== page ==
Dato's mission was to empower people to handle all sorts of data sources at scale, even from a laptop. Users should never have out-of-memory issues, but the GraphLab Create product allows building analytic tools that will move up to web scale with GraphLab Produce.

A first live demo was an image search, hosted on Amazon, matching with predictions made by a neural network running on Amazon infrastructure. An engineer who joined the team last October built this demo in a few days.

A second demo showed a recommender built from Amazon product data. It allowed two people to list their tastes and then found a way from a favored product of one user to a favored product of another.

Carlos is interested in allowing people to build their own applications, so he showed us an IPython Notebook that read in Amazon book review data. An interesting feature of Graphlab objects is that they have graphical representations in the Notebook, with the ability to drill down.

Carlos built and trained a book recommender with a single function call. This is all very well, but how do we scale such a service? The answer is to take the recommender model and deploy it as a service hosted on EC2 over a number of machines. The system is robust to the failure of single systems, and uses cacheing to take advantage of repeated queries to the RESTful API.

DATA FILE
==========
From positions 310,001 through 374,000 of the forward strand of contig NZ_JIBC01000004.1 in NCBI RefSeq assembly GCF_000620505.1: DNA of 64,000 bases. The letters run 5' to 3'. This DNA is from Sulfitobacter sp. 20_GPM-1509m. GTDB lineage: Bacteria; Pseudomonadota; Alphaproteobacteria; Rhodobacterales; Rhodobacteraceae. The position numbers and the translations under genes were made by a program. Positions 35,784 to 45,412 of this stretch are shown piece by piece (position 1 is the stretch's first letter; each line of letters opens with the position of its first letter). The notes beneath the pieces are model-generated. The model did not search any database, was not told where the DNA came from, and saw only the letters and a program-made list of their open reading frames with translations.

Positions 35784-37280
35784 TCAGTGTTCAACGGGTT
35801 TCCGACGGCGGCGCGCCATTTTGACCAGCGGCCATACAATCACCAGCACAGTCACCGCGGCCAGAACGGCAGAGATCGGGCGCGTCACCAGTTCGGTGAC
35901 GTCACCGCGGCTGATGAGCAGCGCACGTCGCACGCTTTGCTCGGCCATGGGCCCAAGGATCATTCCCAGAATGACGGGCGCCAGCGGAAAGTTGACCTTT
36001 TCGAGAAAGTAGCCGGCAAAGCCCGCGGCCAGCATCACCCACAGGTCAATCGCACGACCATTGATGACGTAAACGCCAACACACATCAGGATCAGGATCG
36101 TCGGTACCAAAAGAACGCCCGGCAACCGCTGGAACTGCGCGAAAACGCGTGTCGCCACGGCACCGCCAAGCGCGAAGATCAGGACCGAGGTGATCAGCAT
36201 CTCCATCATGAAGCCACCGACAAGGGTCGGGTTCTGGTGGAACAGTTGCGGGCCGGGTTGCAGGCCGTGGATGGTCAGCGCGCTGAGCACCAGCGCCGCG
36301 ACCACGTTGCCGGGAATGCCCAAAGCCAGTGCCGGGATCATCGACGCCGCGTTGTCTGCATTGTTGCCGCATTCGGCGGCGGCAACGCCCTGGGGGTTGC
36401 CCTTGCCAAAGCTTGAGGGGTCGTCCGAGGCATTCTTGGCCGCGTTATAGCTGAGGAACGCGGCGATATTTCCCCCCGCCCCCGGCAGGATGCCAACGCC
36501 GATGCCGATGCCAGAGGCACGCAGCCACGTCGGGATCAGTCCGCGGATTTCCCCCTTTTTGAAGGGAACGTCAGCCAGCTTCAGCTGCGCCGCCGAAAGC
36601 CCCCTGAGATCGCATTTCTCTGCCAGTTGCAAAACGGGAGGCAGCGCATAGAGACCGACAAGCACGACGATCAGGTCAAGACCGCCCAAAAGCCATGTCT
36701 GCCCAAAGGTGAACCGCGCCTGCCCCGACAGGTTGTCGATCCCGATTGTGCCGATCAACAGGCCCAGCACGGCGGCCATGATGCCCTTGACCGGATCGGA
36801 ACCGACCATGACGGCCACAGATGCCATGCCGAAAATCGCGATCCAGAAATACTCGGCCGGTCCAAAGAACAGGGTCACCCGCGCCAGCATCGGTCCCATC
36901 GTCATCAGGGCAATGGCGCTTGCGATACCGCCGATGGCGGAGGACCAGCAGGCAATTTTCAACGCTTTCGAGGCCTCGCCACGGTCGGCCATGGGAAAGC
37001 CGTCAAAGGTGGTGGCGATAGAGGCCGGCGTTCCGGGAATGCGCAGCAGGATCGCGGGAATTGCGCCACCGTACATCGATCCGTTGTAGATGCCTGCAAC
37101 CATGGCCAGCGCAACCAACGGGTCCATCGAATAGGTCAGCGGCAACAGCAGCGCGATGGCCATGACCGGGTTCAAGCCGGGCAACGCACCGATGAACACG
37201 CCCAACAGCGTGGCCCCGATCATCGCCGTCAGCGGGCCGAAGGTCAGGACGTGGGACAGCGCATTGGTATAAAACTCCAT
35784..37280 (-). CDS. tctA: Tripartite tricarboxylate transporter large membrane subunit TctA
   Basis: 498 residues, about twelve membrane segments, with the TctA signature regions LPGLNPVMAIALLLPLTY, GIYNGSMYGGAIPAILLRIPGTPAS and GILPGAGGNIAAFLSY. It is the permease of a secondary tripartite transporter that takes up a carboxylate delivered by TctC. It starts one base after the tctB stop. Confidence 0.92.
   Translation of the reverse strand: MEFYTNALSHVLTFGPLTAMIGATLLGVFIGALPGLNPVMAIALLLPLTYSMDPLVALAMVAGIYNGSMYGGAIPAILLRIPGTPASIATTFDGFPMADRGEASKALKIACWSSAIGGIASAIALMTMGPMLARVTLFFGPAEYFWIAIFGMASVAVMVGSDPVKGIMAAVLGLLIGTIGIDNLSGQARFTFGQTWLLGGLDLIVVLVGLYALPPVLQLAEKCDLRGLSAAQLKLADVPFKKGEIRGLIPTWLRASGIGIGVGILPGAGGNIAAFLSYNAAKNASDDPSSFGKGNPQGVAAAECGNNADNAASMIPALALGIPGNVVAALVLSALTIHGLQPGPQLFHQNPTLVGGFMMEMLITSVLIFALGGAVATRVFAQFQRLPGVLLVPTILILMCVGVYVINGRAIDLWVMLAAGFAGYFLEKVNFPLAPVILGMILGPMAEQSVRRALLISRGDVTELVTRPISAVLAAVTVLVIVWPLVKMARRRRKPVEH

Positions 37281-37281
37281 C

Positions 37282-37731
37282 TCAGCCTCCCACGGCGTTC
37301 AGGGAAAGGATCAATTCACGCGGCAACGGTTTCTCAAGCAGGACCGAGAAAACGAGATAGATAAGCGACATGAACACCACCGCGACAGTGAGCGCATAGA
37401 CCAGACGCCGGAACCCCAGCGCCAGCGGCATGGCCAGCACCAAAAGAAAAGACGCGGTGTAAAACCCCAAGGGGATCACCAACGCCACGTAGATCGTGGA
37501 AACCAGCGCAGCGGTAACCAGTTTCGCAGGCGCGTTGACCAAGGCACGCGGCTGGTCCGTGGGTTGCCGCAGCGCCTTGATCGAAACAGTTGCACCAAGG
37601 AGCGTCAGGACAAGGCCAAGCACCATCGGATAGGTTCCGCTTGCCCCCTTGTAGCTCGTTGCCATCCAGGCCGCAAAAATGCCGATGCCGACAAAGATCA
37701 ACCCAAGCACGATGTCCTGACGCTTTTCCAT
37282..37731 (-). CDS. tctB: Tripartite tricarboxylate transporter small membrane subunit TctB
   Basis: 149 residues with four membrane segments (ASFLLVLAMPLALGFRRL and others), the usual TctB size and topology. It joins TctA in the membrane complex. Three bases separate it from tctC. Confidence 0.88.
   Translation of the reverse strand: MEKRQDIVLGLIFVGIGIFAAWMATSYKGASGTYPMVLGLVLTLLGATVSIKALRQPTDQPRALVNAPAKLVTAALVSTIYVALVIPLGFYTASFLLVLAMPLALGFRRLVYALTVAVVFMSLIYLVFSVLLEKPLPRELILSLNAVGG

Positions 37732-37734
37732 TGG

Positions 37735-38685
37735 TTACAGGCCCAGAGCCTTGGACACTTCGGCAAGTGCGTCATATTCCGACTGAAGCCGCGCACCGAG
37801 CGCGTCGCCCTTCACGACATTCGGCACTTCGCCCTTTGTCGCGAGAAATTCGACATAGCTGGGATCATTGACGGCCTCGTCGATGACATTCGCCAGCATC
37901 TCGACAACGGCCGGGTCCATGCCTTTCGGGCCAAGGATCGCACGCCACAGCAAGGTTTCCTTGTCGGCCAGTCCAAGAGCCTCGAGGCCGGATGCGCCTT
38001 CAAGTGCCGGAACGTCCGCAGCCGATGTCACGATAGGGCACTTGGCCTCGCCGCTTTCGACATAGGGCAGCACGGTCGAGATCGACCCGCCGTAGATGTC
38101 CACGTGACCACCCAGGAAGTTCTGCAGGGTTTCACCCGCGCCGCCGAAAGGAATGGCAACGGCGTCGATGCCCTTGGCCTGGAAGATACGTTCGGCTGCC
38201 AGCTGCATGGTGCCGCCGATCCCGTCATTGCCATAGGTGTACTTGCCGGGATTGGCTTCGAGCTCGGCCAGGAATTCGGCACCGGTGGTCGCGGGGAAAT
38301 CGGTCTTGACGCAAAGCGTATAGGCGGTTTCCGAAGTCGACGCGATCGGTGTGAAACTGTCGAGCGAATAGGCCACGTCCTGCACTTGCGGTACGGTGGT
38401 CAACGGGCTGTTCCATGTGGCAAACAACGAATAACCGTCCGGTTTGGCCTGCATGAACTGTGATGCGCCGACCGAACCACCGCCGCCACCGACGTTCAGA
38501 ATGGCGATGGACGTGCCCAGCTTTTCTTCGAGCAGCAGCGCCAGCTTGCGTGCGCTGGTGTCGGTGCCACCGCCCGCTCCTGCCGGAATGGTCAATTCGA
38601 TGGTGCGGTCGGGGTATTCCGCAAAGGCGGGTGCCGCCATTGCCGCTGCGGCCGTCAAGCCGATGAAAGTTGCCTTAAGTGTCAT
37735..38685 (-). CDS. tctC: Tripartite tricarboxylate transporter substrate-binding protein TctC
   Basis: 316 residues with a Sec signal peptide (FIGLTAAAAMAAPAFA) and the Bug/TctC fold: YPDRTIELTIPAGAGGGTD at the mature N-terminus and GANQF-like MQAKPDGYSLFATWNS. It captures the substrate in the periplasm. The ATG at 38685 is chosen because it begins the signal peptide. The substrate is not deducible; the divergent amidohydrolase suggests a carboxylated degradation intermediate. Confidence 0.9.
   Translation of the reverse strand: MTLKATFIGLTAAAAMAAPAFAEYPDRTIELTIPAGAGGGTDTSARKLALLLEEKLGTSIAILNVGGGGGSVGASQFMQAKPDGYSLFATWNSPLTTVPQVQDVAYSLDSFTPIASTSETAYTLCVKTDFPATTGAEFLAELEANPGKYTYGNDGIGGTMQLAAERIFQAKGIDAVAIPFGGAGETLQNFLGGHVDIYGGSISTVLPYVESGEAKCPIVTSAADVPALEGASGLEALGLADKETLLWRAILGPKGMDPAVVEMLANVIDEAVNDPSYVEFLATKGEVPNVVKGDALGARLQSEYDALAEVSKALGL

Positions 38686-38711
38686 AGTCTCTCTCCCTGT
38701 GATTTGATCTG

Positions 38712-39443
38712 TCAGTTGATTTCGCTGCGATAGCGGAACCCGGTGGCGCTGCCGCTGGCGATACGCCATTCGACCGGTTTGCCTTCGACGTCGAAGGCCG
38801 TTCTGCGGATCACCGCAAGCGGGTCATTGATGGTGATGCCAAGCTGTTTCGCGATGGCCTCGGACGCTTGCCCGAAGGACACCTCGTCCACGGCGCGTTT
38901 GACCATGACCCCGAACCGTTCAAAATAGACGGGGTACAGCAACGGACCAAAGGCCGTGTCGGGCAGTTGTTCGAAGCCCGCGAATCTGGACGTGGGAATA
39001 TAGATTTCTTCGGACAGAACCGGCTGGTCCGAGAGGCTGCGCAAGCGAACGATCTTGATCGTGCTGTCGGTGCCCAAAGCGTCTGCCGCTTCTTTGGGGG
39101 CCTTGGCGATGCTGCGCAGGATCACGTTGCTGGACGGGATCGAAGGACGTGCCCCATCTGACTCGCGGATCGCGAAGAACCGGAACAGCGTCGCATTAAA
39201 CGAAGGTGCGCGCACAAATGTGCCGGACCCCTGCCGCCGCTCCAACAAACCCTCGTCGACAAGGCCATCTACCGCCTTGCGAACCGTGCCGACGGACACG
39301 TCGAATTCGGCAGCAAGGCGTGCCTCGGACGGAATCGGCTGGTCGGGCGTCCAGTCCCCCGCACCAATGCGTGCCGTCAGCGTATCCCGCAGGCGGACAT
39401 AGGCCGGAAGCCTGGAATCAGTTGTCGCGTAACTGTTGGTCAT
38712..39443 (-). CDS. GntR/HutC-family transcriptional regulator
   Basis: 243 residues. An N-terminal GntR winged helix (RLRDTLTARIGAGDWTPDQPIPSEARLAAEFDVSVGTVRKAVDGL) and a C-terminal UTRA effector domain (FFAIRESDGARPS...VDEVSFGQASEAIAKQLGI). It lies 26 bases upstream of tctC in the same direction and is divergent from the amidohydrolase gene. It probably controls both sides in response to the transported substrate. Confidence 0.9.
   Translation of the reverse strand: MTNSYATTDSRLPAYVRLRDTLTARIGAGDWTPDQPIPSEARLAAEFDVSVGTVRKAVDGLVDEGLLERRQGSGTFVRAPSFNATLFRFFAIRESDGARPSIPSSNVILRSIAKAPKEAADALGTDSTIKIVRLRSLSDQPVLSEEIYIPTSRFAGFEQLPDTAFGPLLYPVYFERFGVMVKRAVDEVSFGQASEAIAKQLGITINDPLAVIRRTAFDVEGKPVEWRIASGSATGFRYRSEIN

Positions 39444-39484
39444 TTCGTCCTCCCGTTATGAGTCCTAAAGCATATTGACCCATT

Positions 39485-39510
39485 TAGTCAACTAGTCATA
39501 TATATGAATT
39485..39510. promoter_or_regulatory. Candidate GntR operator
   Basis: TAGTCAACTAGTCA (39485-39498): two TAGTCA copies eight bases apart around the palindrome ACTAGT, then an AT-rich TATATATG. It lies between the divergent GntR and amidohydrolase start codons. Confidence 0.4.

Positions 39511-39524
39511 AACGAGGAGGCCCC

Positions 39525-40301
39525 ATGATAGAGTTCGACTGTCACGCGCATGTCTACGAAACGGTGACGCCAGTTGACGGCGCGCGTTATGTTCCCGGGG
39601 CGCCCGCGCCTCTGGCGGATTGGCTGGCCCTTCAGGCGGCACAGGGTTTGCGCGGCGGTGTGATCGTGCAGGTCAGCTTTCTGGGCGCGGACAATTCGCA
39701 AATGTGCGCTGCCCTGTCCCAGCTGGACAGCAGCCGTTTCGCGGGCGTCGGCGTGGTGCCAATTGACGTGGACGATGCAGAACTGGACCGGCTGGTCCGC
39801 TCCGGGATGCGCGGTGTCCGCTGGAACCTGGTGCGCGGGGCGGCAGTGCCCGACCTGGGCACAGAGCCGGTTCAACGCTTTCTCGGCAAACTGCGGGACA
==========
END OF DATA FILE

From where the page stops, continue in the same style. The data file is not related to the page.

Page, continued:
The underlying support infrastructure is written in "high-performance C++". The GraphLab components are based on an open source core, with an SDK that allows you to extend your coding however you want. GraphLab Create is unique in its ability to allow a laptop to handle terabyte volumes. It includes predictive algorithms and scales well - Carlos showed some impressive statistics on desktop performance. TAPAD had a problem with 400M nodes and 600M edges. Graphlab handled it where Mahout and Spark had failed.